Development & Disease
We use organisms selected for their unique phylogenetic position or their experimental utility to uncover fundamental genetic and cellular underpinnings of development and homeostasis, and ask how alterations to these processes can lead to evolutionary changes or disease. 


James D Baker

Research Asst. Professor

j.baker2@miami.edu

(305) 284-9055
I study the mechanisms that regulate and underlie ciliary development in animals (Drosophila in particular).  While cilia are ubiquitous on animal cells and intriguing for their fantastic ultrastructure, they have only recently been recognized as having fundamental roles in development and human disease.  In my lab we...

William E Browne

Asst. Professor

w.browne@miami.edu

(305) 284-3319
Research in my lab is focused on investigating patterns of change underlying animal diversity.  We employ a wide range of experimental approaches to explore the molecular genetic relationship between genotype and phenotype from both developmental and evolutionary perspectives. Current work in the lab primarily use cultures of the lobate...

Akira Chiba

Professor

akira.chiba@miami.edu

(305) 284-3510
Akira Chiba is a biology professor at the University of Miami. His main research area is molecular neuroscience. Chiba's own science has ‘evolved’ following his lab’s relocation from Illinois to Miami in 2007. In the ocean that surrounds and on the islands at places not so...

Kevin M Collins

Asst. Professor

kmc117@miami.edu

(305) 284-9058
Our fundamental goal is to understand how neurons communicate in circuits to establish an appropriate level of activity that produces a robust, stable behavior. Our approach is to analyze in detail a model neural circuit that controls egg-laying behavior in the nematode C. elegans. We are taking advantage of the optical clarity and powerful...

Julia Dallman

Assoc. Professor

j.dallman@miami.edu

(305) 284-3954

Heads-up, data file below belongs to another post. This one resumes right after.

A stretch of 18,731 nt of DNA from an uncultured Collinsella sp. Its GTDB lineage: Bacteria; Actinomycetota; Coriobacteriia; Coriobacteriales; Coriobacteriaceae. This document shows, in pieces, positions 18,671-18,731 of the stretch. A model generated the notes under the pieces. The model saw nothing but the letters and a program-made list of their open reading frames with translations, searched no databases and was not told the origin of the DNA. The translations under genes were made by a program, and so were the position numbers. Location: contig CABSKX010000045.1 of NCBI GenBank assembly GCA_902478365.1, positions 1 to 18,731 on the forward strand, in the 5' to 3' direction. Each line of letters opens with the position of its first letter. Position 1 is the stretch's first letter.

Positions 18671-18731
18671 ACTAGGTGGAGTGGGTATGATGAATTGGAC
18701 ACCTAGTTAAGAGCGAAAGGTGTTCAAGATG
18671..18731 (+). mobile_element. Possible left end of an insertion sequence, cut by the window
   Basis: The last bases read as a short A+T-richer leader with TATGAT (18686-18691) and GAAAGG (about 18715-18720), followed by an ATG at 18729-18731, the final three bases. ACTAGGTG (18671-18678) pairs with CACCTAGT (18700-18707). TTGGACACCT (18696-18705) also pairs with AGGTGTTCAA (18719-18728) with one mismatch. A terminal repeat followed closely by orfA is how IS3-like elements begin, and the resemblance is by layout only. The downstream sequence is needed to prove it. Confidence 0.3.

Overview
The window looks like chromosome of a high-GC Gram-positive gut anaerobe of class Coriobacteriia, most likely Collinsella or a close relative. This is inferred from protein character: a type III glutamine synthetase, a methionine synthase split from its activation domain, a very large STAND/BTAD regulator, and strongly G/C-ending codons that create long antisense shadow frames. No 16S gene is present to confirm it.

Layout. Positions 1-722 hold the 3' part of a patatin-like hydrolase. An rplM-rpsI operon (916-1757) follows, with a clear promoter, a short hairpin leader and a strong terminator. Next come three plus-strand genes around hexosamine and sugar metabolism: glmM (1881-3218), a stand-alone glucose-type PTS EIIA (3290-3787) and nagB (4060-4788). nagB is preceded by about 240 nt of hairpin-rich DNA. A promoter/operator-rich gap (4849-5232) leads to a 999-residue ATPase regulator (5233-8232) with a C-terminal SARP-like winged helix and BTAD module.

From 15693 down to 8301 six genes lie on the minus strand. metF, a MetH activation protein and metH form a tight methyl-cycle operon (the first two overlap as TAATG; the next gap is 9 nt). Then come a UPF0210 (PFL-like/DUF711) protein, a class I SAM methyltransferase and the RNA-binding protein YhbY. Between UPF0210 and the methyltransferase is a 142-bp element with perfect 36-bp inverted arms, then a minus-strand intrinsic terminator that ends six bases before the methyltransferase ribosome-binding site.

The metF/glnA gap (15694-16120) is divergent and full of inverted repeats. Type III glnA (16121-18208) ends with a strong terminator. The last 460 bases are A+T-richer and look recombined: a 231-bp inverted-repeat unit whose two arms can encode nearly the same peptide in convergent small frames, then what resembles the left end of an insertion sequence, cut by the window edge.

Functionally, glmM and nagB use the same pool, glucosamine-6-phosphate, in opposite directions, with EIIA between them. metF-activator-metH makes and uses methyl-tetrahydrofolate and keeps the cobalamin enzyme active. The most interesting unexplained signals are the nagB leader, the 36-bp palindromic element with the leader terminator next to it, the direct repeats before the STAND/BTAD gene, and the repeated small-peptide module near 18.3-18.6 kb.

Determining the mechanisms by which genes influence behavior is the central goal of my research program. The genome-sequencing revolution has identified thousands of genetic mutations that cause neurological disorders that impact human behavior. For any given disorder, mutations in hundreds of different genes can similarly affect behavior, and...

Thomas Lisse

Asst. Professor

txl572@miami.edu

Our lab is interested in answering fundamental questions how eukaryotic cells control their migration, survival and self-renewal during homeostasis and in response to injury and disease. Our long-term goal is to understand how growth factor and steroid hormone signaling pathways distinctly regulate skin cells to control the hair cycle and hair...

Zhongmin Lu

Assoc. Professor

zlu@miami.edu

(305) 284-5048
I am interested in sensory neurobiology with the primary focus on the sense of hearing. My Previous work emphasized on central auditory processing, sound localization, and ultrasonic detection in fish. The current research of my lab is to use the zebrafish (Danio rerio) to model hearing disorders in humans. The zebrafish has become an...

J. David Van Dyken

Asst. Professor

jdv17@miami.edu

(305) 284-9054
My lab is interested in understanding how genetics, cell physiology, ecology and evolution interact across spatial scales ranging from molecules to ecosystems to shape patterns of biocomplexity, biodiversity, and organismal design. We take an integrative, systems-based approach combining high-throughput experiments in the model eukaryote,...

Athula H Wikramanayake, Ph.D.

Professor
Chair of Biology

athula@miami.edu

(305) 284-4134
I am an evolutionary developmental biologist and my laboratory uses embryological, molecular, genomic and phylogenetic approaches to investigate the evolution of pattern formation in metazoan embryos. A major focus of my laboratory is to investigate the molecular basis for the evolution, specification and patterning of the animal-vegetal (AV)...

Alexandra C C Wilson

Professor

a.wilson1@miami.edu

(305) 284-2003
My research focuses on characterizing the mechanisms that metabolically and developmentally integrate hosts and symbionts. Symbioses are mutually beneficial interactions between species. They are so beneficial that they are everywhere - in fact you comprise ten symbiotic bacterial cells for every human cell and those bacteria are important...